mand. Under these circumstances i am induced to urge that immediate measures be taken to place it under a good commander. i need only refer to Lieutenant-General Ewell in order to show that its present commander is entirely unqualified for his position. Some weeks since I recommended that Lieutenant Colonel R. B. Snowden, of the Forty-fourth and Twenty-fifth consolidated Tennessee regiments, would be assigned to the command of the brigade, with temporary rank. Colonel Snowden has been indisposed, and no action, as far as I can learn, has been taken on my recommendation. The state of suspense in which this matter is left has doubtless created parties and give rise to intrigues and dissensions in which the real good of the brigade is neglected or sacrificed for individual advantages. Under these circumstances, I am induced to make other suggestions, such as I trust will enable the proper authorities to act promptly and restore the brigade to a good condition.
I am convinced that a good permanent commander is the one thing needful in this brigade, an a cure for all its evils. Lieutenant-Colonel Snowden is undoubtedly the best material for a commander now present with the brigade, and he is for a time disabled.
Colonel A. S. Marks, the former colonel of the Seventeenth Tennessee Regiment, of this brigade, and now a member of General Forrest's general court-martial, is one of the ablest regimental commanders that I have been associated with in the Confederate service, and will make an excellent brigade commander. A telegraphic communication would command his presence with the brigade if the President should think proper to place him in command of it. If it were not that I should extend my letter beyond reasonable limits I might enumerate more explicitly Colonel Marks' qualifications, and might dwell upon the superior condition of his regiment in the Army of Tennessee, all of which are known to and will doubtless be attested by the commanding general of the Confederate armies now at Richmond.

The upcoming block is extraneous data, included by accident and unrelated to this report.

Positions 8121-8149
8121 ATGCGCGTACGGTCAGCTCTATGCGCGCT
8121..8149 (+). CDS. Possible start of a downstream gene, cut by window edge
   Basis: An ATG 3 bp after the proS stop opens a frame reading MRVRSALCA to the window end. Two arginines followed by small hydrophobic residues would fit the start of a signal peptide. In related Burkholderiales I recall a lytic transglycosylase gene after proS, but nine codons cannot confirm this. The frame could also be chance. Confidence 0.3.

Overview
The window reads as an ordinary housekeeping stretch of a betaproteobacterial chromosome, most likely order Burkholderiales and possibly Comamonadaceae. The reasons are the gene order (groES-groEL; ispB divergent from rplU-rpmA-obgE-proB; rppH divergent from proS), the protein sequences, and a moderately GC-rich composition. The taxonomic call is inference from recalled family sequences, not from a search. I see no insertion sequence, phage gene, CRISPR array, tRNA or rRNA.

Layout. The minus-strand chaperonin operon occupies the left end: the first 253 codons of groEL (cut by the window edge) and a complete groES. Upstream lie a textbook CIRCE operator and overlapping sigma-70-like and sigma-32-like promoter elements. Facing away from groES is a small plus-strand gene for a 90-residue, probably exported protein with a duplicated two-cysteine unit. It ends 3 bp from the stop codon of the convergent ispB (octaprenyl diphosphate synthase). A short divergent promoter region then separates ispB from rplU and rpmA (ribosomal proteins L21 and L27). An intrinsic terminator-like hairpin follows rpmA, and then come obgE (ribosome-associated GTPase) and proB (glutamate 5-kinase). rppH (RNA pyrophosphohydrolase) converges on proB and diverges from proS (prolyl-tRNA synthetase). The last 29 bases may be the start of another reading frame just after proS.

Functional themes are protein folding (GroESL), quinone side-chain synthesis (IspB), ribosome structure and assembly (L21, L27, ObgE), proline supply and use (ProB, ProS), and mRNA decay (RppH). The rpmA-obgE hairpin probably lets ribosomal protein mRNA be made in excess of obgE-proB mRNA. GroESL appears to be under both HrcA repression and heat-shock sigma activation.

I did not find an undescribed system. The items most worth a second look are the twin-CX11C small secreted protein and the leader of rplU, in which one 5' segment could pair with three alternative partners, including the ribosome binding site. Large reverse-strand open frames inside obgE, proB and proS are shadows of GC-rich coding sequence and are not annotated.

It has been suggested to me that Governor Isham G. Harris, of Tennessee, would be a suitable office to command the troops of Tennessee now in Virginia, and that he might add by his name and influence to the strength of his command. To this I revert only to commend it, would such an appointment be preferred by the President.
Either of the above appointments would be more than acceptable to the brigade. Should necessity compel delay in giving this brigade a permanent commander I would suggest that Major G. C. Brown, assistant adjutant and inspector general, serving with Lieutenant General R. S. Ewell, is a Tennesseean, has had much experience in the field, is said to be an efficient officer, and might be assigned to its temporary command.
It has been urged to me that to save the brigade from threatened evils it might be returned to my command, where it could receive more especial attention than it can ever receive in its present detached condition.
Whenever the commanding general thinks proper to order it to report to me without disintegrating any other command I shall be pleased to receive it, and add it to the present strength of my division, and will hope to be of service in restoring its efficiency.
Very respectfully, your obedient servant,
B. R. JOHNSON,